Coracle Press: New Irish Paintwork by Helen O’Leary and Paul Chidester


Coracle Press

New Irish Paintwork, 2002-2004

Helen O’Leary and Paul Chidester

51 images; printed on card, spiral bound

Edition of 500

ISBN 0 906630 27 4


Coracle Press: New Irish Paintwork is a little book of photographs about paintwork and signs found on an Irish journey by Helen O’Leary and Paul Chidester. This is a book for lovers of quirky discoveries and visions of chance creativity. Through carefully selected pairs of images, New Irish Paintwork presents the results of journeys  made by the artists through the Irish countryside. They notice all kinds of details of paint, from sign-boards, improvised barriers, to walls and window surrounds.

Journeys through the handy, patchworked, yet dishevelled nature of the Irish Countryside. From home in Leitrim to friends in Wexford, Roscommon and Mayo, via the boreens of Tipperary. Attempts to decorate steel, concrete and stone with paintwork rarely last, but produce curious anachronisms for a time.

The cover for Coracle Press: New Irish Paintwork is a card image with the phrase ‘New Potatoes’, illustrated with a strawberry.  A little joke, as at first one thinks this is a book about odd potatoes, it gives a clue to the artists’ sensitive eye for the incongruous, as well as for composition.

About Coracle Press

Coracle Press is a small and completely individual publishing press.  Writer and artist Erica
 Van Horn and poet, artist and editor Simon Cutts, direct it now from a small 
farm between the hills of South Tipperary, Ireland. They have been there since 1996. However, they began in London in the nineteen seventies, as publisher, gallery, 
and a space for books. Their last London book shop project project was ‘workfortheeyetodo’  in the mid-nineteen nineties. They also had a Norfolk connection, printing many of their works from a printer based in King’s Lynn.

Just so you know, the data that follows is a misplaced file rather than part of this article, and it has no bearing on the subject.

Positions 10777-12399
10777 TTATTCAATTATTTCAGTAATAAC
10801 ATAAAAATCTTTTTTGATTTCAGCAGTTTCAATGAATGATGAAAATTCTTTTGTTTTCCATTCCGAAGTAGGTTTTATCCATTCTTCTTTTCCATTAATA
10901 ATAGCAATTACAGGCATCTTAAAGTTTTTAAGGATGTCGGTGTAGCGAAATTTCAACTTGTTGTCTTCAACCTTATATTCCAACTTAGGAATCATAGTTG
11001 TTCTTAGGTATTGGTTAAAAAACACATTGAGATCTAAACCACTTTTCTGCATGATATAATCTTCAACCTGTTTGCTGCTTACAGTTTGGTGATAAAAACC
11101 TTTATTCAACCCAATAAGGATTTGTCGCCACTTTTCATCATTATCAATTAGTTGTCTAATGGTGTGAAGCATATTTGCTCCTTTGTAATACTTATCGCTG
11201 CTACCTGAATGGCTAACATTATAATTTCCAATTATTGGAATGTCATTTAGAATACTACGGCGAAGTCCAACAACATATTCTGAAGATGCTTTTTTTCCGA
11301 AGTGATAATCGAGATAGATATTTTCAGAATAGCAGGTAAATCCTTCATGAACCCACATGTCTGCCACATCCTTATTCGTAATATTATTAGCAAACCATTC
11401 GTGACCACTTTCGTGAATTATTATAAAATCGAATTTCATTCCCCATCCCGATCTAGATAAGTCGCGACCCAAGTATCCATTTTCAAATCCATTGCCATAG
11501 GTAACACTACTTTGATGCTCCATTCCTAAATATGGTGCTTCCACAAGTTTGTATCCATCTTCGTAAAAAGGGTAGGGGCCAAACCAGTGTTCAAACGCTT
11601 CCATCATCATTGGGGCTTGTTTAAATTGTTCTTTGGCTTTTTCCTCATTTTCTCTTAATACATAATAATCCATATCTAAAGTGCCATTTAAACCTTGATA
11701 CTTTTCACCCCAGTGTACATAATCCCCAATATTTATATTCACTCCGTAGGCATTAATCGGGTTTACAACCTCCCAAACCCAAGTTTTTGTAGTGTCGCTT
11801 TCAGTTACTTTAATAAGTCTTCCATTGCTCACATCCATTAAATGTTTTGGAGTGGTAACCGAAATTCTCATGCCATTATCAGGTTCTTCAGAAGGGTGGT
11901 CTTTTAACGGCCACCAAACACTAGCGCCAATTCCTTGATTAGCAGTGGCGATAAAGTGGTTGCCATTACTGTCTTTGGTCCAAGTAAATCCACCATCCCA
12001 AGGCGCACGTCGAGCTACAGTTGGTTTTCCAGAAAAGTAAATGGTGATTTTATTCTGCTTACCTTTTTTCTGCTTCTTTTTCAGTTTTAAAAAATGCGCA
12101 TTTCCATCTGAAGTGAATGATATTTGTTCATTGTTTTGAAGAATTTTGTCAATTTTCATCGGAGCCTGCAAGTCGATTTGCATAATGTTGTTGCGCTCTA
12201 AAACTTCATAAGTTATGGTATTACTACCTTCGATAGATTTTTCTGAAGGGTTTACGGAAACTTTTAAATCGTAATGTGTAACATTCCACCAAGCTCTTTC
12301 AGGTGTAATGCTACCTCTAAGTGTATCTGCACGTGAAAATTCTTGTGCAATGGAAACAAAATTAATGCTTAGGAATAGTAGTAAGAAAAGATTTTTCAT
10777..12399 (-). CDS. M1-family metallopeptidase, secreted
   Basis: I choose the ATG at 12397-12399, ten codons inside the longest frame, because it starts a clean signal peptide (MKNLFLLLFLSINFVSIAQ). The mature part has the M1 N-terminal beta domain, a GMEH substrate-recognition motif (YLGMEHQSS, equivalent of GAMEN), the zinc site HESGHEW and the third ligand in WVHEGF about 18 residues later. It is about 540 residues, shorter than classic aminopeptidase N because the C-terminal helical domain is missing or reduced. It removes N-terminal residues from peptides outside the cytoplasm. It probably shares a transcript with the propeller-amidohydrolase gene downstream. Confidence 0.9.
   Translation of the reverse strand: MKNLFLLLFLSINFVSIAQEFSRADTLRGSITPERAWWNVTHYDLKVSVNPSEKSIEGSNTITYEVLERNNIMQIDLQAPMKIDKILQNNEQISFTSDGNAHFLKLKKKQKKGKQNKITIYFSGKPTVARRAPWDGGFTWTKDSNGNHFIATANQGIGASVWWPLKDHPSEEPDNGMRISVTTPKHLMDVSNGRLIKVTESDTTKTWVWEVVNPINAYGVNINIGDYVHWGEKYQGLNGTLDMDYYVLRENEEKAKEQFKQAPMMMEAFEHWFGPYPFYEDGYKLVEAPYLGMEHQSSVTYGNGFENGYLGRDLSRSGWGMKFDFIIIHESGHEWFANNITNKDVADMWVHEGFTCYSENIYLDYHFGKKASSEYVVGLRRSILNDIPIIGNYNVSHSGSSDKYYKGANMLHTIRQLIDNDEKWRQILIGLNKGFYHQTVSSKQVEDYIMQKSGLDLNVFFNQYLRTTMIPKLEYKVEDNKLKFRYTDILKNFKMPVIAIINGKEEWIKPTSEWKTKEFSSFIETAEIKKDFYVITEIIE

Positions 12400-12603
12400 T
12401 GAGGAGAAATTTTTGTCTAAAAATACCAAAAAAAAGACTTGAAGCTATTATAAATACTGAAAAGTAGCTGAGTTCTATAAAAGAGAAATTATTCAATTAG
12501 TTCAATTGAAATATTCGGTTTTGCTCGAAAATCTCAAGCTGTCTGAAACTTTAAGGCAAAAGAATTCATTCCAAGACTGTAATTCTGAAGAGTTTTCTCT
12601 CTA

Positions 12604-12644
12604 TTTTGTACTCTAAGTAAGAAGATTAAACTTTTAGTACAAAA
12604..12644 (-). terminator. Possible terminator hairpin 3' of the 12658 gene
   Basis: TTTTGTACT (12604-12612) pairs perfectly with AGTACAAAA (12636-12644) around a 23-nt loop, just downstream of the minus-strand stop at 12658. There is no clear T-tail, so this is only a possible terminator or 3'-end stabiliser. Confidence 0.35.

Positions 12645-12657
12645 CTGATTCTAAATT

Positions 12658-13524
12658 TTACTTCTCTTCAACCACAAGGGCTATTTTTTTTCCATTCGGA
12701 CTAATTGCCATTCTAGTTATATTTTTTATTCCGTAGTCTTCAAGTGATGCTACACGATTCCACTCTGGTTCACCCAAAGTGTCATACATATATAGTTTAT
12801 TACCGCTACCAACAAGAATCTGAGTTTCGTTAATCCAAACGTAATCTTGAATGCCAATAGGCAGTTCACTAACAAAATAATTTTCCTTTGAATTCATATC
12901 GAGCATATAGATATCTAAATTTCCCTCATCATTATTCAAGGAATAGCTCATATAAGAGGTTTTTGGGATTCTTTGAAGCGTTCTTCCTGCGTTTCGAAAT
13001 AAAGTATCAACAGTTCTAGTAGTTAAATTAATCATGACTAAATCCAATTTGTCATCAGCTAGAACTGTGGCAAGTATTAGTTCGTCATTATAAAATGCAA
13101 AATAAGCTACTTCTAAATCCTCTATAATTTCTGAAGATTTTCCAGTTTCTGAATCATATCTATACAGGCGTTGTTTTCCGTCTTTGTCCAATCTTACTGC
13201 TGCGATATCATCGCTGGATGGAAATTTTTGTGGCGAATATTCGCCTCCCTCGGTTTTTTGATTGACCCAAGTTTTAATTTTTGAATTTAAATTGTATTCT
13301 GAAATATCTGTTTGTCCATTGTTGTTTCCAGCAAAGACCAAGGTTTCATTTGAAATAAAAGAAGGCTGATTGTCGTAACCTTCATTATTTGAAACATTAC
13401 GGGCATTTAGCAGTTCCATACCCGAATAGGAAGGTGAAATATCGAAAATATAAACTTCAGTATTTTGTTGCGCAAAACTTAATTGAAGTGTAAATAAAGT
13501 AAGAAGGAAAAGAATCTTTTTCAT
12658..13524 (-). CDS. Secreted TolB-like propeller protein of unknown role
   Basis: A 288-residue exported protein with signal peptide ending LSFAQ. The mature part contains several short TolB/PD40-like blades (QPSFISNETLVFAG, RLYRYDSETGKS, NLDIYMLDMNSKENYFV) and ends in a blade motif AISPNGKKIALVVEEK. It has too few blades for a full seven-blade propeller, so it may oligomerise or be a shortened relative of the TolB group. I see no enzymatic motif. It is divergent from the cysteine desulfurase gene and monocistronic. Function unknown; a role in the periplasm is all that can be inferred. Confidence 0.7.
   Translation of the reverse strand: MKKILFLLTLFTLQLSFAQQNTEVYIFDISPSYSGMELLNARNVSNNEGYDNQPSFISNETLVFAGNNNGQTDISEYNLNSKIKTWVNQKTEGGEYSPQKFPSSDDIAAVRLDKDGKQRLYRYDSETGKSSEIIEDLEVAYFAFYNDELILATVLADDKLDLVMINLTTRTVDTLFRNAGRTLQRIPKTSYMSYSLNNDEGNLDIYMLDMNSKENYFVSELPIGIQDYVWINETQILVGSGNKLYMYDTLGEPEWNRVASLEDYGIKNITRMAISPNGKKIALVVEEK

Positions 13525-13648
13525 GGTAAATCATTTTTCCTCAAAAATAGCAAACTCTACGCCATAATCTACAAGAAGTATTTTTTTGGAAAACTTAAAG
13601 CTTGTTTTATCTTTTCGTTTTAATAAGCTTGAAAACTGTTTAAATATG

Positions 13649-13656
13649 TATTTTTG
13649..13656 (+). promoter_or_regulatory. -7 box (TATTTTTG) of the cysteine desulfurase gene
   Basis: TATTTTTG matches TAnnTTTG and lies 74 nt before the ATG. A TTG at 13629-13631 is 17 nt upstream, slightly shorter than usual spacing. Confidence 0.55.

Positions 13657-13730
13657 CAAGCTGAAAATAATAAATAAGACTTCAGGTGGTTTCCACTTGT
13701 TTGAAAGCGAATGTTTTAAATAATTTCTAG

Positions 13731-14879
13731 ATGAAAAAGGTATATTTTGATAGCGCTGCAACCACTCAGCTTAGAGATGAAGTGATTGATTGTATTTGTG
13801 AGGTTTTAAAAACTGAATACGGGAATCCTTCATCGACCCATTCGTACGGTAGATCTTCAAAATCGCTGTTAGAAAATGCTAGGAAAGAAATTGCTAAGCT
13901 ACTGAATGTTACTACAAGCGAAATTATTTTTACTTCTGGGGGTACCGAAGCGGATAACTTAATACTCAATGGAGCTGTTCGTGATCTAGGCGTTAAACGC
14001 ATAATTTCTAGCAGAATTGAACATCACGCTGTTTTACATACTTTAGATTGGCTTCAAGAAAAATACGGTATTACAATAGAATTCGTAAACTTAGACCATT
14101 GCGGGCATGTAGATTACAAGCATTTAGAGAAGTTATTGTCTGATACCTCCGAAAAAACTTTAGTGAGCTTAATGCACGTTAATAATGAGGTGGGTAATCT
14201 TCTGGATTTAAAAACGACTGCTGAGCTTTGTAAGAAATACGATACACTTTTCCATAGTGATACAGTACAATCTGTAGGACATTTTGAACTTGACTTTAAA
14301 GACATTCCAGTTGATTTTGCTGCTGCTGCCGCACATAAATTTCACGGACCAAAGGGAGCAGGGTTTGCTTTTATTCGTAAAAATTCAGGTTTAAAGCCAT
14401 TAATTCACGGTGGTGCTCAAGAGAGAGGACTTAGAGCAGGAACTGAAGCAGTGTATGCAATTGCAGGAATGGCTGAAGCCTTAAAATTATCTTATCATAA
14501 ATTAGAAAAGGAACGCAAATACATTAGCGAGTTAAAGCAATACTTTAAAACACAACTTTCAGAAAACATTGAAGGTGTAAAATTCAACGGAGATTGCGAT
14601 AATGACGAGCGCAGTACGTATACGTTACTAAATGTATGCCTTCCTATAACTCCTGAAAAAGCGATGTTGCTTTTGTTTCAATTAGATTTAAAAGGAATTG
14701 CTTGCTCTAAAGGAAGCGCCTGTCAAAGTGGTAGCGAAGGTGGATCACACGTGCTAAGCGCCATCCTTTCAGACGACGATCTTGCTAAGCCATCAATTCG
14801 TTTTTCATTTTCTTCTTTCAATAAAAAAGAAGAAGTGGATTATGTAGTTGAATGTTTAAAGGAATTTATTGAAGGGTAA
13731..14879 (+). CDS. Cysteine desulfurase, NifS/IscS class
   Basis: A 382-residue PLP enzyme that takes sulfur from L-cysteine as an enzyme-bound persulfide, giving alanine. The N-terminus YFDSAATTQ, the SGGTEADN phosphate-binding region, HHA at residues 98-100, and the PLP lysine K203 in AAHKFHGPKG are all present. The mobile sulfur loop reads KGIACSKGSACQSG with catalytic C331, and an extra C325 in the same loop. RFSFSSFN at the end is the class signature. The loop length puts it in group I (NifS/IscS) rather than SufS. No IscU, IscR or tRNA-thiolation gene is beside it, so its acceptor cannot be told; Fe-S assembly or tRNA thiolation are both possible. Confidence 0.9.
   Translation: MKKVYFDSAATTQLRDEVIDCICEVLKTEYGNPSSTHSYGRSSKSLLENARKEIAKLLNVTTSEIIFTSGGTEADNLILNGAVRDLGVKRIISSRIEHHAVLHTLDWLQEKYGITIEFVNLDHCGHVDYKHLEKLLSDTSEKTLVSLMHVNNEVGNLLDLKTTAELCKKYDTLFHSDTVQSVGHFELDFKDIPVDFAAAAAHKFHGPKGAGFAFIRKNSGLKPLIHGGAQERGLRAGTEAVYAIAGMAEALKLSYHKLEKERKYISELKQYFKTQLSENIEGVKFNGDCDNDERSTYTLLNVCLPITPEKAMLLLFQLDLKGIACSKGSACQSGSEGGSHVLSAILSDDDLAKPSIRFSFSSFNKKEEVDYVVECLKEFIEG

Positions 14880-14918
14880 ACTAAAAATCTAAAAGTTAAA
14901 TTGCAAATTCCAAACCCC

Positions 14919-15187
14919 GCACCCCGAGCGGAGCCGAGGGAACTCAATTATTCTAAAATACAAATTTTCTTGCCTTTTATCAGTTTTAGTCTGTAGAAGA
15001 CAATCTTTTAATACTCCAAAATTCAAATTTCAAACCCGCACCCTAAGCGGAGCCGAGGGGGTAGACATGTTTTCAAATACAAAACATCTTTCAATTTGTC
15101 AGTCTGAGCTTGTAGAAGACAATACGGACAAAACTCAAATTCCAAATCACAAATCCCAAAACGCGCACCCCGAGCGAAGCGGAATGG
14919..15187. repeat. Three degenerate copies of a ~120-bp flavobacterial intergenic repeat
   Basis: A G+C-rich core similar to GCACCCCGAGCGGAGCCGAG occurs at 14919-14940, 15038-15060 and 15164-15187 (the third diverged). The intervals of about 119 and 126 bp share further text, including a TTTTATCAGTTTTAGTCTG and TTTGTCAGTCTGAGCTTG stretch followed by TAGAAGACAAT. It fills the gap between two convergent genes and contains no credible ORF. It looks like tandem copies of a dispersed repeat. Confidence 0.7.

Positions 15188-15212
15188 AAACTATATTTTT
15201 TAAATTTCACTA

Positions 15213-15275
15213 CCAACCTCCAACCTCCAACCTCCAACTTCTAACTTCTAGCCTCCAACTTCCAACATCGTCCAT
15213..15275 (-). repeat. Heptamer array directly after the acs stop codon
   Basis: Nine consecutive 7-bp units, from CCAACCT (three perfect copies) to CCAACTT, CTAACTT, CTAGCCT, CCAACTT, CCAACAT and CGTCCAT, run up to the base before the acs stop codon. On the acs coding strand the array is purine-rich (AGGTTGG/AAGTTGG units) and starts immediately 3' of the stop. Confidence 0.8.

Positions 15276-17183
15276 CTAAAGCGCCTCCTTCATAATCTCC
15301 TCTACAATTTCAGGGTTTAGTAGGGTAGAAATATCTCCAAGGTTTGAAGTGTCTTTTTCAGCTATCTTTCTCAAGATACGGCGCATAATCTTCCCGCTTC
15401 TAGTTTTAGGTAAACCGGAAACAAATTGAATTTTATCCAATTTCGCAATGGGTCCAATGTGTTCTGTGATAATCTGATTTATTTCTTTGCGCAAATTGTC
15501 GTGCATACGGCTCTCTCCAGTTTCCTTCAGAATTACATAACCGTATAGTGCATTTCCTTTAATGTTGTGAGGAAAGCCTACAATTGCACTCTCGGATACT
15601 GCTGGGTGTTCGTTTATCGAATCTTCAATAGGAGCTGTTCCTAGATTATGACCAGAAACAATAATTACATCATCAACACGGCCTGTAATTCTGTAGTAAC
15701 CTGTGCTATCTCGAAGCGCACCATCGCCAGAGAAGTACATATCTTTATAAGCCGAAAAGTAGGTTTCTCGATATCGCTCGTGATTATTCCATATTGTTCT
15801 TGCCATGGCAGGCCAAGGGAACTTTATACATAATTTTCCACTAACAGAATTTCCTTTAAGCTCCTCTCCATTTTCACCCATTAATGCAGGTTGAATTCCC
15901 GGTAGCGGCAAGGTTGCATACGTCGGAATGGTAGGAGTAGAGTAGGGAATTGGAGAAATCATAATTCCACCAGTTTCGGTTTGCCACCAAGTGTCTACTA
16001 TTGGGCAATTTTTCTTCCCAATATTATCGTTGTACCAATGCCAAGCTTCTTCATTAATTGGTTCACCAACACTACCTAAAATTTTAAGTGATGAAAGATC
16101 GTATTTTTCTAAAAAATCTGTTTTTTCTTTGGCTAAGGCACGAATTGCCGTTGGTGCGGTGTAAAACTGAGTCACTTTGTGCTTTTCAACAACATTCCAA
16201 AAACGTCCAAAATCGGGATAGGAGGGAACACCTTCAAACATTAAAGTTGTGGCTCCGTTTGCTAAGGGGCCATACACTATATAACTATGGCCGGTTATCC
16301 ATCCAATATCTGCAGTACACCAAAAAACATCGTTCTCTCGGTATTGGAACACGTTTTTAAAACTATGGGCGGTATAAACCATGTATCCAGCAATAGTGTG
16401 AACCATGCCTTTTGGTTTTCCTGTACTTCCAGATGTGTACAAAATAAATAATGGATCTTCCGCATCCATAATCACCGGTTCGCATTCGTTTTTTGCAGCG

From their remote spot in Ireland, they continue as printer-publisher, editor of
 spaces. They describe their practice as ’employing many of the devices and formats of hypothetical
 publishing inherent in the small press’.  Their books have both critical and playful
 dimensions. But they are also steeped in poetry – they call it a residue of poetry – concerned with the mechanisms of the book as a manifestation of the poem 
itself. They are also mindful of their many collaborations  with other artists and writers, which evade any clear category.  Being open to new ideas and approaches marks all their projects. Limiting their scope or over-categorising their content or defining their range does not interest them.
The books themselves are not so concerned with craft tradition,
 limited-ness of edition, hand-made paper or elaboration of binding. While each one has its unique character and appearance, what they want to achieve is the plain and simple case-bound book, the sewn paperback. They are working constantly at extending the category of ephemera. Making quirky visions, askance views, eccentric perceptions widely available is what they are all about.